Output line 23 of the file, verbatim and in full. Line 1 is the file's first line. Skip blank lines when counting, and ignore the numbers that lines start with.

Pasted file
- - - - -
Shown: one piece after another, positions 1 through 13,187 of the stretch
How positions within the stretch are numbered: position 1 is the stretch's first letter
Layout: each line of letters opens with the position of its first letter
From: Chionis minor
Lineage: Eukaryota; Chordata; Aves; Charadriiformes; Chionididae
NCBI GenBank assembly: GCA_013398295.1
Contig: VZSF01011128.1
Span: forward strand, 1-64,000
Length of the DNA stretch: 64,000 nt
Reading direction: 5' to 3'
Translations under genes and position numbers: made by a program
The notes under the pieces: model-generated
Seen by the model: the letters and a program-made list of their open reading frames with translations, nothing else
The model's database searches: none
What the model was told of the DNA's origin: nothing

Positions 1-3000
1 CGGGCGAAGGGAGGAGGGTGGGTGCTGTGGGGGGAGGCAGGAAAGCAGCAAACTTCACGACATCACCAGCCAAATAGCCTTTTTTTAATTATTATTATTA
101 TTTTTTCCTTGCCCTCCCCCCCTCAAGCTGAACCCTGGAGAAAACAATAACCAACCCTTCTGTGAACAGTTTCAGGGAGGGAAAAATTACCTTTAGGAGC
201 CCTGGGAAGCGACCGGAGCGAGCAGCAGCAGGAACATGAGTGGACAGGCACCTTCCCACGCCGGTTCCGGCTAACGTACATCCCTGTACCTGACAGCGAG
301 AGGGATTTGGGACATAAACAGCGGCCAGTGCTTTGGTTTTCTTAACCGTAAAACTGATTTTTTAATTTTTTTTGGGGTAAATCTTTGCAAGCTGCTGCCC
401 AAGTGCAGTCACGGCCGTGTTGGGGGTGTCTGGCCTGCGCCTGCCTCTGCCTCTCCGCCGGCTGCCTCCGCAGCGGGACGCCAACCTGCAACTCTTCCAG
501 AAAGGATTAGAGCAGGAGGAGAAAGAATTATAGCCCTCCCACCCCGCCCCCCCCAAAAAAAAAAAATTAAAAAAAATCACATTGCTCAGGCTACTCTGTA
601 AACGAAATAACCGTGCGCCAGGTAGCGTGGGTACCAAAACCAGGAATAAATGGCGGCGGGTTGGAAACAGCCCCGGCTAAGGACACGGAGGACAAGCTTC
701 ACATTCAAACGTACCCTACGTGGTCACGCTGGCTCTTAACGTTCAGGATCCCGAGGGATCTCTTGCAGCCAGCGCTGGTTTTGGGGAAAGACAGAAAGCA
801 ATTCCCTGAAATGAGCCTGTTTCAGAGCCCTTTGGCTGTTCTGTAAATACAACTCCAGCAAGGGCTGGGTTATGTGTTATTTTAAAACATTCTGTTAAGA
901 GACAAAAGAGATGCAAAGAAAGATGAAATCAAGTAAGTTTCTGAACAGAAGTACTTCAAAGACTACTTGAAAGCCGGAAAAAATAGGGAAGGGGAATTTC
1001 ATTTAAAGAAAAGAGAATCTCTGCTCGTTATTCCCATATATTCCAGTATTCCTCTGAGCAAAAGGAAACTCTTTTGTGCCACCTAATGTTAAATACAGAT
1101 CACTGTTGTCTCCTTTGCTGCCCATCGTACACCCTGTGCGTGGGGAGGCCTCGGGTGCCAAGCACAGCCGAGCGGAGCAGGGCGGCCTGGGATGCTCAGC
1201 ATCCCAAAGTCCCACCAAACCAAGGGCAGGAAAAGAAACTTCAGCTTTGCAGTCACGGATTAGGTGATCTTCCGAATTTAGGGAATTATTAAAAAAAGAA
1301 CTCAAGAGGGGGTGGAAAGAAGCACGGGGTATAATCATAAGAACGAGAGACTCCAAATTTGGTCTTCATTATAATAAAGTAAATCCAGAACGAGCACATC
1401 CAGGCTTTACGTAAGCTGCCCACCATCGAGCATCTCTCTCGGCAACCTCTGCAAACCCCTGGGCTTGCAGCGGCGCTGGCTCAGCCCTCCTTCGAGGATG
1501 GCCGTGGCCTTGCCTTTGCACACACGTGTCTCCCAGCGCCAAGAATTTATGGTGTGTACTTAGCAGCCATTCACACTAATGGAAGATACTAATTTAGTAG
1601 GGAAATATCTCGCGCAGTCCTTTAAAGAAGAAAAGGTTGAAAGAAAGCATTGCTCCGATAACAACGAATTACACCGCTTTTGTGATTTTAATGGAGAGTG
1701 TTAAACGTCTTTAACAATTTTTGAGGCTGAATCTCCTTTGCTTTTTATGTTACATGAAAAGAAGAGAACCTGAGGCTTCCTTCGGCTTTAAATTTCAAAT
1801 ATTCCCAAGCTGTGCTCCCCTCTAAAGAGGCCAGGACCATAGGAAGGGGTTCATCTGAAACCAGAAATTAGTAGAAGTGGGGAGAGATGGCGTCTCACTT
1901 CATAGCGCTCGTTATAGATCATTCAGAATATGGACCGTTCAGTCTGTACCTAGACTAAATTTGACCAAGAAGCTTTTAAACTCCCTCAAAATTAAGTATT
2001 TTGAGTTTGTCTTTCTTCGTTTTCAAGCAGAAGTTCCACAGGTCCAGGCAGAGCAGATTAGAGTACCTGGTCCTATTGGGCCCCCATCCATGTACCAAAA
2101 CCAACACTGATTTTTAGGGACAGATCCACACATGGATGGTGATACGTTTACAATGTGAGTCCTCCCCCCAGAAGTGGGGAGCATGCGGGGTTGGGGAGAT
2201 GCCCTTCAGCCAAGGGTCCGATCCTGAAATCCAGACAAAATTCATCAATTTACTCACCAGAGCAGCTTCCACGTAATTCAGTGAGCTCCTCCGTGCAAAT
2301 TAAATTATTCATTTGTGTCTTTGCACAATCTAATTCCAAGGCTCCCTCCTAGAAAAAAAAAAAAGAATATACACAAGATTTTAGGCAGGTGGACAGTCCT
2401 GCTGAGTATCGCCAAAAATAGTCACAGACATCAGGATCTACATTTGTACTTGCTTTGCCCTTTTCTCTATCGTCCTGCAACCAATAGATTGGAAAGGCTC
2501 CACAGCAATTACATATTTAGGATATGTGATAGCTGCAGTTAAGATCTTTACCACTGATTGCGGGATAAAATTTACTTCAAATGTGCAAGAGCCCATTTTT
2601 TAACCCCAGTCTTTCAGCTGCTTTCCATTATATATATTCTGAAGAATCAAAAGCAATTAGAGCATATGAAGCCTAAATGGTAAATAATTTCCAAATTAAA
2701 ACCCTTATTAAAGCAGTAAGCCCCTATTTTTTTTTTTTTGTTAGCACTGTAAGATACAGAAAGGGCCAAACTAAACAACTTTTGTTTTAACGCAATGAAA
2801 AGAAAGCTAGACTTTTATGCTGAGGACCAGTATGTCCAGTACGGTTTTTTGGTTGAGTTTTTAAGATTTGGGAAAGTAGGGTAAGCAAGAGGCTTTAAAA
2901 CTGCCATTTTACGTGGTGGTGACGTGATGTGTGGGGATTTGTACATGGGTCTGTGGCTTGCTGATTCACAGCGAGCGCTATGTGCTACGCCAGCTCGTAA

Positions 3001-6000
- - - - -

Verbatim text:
601 AACGAAATAACCGTGCGCCAGGTAGCGTGGGTACCAAAACCAGGAATAAATGGCGGCGGGTTGGAAACAGCCCCGGCTAAGGACACGGAGGACAAGCTTC